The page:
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Re: <nettime> New Media Education and Its Discontent
Michael H Goldhaber on Thu, 9 Oct 2003 20:16:19 +0200 (CEST)


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Re: <nettime> New Media Education and Its Discontent


Some of the items in this thread are quite disturbing, such as the thought
that many people are insufficiently intelligent to go to university, but
should rather go to polytechnics or the like:

"Public universities are packed with students who simply should not be in
college. This policy
that everyone's son or daughter should be able to go to college is ludicrous
and devalues the degrees of those of us who belong," says David Patterson.

It strikes me that much anti-intellectualism stems from many students' being
led to expect from early on that they just can't cut it, that they are
essentially unworthy, and that there is nothing they can do  about it. At the
same time, in our society, it is repeatedly claimed that education is the key
to a good job and thereby a good life. Naturally this combination breeds
resentment and resistance to being told either to read, write or think, in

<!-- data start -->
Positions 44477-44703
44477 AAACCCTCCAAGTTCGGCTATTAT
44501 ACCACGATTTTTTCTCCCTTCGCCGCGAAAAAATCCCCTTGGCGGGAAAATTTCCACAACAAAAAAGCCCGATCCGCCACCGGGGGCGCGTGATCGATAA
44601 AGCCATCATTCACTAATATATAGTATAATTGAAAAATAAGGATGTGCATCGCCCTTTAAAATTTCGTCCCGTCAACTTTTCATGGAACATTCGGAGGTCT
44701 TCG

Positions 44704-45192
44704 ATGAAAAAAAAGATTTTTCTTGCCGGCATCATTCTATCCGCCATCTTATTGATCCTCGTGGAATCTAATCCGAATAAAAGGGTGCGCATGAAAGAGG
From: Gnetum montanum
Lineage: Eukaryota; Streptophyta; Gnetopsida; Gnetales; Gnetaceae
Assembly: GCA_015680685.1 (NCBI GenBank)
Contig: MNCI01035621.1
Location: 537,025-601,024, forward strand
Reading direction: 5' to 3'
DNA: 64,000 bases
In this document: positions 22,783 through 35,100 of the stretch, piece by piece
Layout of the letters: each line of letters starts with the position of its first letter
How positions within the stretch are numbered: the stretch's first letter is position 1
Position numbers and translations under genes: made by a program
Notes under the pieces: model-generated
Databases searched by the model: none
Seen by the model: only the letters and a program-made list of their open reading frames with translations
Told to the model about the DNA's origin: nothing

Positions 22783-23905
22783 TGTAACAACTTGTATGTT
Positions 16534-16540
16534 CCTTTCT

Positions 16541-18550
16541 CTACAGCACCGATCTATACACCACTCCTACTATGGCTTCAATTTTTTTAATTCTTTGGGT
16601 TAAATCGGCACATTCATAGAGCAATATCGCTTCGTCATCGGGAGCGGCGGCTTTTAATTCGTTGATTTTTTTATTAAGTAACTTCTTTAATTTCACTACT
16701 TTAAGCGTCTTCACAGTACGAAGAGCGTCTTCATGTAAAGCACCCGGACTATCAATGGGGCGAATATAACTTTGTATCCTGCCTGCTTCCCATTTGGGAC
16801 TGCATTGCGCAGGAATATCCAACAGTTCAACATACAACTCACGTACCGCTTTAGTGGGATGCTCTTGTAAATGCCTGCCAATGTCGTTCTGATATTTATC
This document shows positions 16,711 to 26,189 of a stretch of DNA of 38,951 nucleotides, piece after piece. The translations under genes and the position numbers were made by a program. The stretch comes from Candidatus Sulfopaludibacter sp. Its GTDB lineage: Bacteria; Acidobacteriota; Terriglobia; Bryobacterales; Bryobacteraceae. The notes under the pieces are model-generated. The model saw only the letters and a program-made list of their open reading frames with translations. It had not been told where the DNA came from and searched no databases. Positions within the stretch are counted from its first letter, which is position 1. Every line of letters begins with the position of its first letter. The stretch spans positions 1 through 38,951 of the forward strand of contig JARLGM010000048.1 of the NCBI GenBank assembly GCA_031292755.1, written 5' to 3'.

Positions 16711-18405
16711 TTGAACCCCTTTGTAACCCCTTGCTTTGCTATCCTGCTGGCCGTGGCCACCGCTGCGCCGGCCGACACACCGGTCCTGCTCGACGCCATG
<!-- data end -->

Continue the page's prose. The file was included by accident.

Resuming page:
many cases, even though many who end up resisting formal thought are
perfectly capable of thinking, and indeed, outside the academy often do it
well. (Today, Gramsci's "organic intellectuals of the working class" might
well be rap singers, e.g.)

To pursue the discussion, a definition of  "intellectual" might be
worthwhile, so I will start with my own idiosyncratic attempt: "an
intellectual is a person who never gives up trying better to understand the
world and her place in it, and continues to attempt to live according to
that."

This definition doesn't particularly favor the written word, nor scholarship,
but it also cannot be satisfied with narrow expertise of any sort.

It strikes me that the role of a teacher should be  in part to help  find
ways to honor and encourage each student 's best forms of being an
intellectual , in this sense, without necessarily using the label.  Even
better would be to help all the members of a class recognize each others'
ways of being intellectuals. I am not saying that in my own teaching I do any
of this very well.

Michael H. Goldhaber

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